Nov 9, 2022 - News

Dan Patrick defeats Mike Collier to remain Lt. Governor

Caption: Texas Lt. Gov. Dan Patrick at a press conference in May 2020. Photo: Lynda M. Gonzalez/Pool/Getty Images

Texas Lt. Gov. Dan Patrick won a third term in the second-highest executive office in Texas government, defeating Democrat Mike Collier for a second time, per results from the Secretary of State.

Why it matters: Over the last eight years, Patrick has taken the power concentrated in the state’s No. 2 job to another level and built a national profile as a regular guest on Fox News.

  • The Texas Tribune dubbed Patrick "Trump's man in Texas," and he's used his relationship with Trump to curry political favors and punish opponents.
  • Patrick's victory is a sign that Trumpism is still alive and well in Texas.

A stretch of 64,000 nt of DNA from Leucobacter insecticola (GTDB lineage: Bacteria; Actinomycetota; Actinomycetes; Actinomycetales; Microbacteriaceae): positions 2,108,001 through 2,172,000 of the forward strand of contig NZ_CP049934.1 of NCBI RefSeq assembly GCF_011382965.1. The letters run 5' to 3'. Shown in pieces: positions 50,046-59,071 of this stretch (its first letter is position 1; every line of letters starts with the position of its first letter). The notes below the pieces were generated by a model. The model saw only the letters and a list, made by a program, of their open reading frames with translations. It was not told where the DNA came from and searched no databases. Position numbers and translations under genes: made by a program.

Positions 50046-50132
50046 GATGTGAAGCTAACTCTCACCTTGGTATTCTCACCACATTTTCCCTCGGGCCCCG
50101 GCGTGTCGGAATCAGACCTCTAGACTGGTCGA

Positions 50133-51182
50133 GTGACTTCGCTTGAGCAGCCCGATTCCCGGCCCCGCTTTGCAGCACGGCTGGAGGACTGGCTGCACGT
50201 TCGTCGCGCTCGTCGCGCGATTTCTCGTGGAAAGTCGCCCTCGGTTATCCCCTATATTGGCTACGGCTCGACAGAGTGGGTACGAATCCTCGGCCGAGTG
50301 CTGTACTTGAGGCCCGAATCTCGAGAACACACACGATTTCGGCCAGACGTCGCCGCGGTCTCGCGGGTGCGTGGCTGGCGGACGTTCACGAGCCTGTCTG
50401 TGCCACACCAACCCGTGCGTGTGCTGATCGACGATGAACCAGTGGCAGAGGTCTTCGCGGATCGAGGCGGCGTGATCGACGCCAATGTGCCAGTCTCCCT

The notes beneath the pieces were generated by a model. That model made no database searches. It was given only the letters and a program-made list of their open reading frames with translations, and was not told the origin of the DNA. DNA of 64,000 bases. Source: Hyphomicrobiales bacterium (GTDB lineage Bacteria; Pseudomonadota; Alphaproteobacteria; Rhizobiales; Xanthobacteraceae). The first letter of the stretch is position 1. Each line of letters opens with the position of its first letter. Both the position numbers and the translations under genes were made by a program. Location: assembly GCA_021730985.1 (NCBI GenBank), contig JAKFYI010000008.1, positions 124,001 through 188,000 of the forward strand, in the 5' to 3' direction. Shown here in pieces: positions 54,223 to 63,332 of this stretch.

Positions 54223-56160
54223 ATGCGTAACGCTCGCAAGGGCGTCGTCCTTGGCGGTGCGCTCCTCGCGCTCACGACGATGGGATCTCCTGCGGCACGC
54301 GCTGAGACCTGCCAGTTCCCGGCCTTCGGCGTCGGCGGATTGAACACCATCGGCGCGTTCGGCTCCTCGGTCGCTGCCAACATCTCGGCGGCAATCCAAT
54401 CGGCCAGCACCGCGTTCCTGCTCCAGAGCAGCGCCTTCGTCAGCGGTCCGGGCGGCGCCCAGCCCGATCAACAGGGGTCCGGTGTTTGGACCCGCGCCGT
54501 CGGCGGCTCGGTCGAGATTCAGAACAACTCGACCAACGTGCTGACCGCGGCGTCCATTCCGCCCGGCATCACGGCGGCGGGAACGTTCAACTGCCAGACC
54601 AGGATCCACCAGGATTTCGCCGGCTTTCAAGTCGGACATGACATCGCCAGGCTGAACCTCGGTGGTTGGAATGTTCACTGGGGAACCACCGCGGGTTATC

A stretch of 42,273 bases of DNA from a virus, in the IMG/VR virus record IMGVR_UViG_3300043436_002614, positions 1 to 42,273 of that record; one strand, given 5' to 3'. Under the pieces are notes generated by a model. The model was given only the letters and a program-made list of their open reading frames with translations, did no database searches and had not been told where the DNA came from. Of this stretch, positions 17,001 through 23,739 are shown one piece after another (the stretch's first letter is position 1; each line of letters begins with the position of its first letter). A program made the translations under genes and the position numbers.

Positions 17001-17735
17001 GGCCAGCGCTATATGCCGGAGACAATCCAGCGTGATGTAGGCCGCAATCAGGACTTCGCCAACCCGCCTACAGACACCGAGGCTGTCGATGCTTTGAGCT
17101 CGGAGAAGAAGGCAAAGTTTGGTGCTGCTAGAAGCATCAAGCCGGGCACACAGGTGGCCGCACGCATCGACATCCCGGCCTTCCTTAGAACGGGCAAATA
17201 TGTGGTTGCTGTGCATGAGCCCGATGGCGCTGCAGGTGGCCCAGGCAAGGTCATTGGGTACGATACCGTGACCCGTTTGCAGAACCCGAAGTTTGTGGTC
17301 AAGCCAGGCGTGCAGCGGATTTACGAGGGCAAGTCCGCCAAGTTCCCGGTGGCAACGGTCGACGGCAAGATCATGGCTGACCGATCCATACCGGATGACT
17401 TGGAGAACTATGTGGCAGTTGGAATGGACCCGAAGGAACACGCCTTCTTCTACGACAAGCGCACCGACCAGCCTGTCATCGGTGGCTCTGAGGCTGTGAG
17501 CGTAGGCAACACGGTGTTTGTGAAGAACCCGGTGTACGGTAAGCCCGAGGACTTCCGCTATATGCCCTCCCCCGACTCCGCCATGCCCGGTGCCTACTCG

The big picture: Patrick is known for championing conservative policies. He has been a vocal advocate of banning abortion, and he's supported efforts to prevent transgender students from participating in sports.

  • Earlier this year, he suggested that professors should be fired from Texas universities for teaching critical race theory. He also called urban school districts, including Dallas ISD, "dropout factories."
  • Following the shooting in Uvalde, Patrick wanted the state to spend $50 million to equip school police officers with bulletproof shields.

The intrigue: Several longtime Republicans endorsed Collier over Patrick, including outgoing Tarrant County Judge Glen Whitley, Amarillo state Sen. Kel Seliger and Rep. Bennett Ratliff of Plano.

  • Patrick also faced nationwide criticism in 2020 for suggesting on Fox News that he’d rather die from the coronavirus than see instability in the state’s economy.

Flashback: The race was a rematch of 2018, when Patrick beat Collier 51% to 47%.

What's next: Patrick will likely continue to champion issues popular among conservative voters, including a "don't say gay" law similar to Florida's, election security, ending tenure at Texas universities and battling the federal government over U.S.-Mexico border protections.


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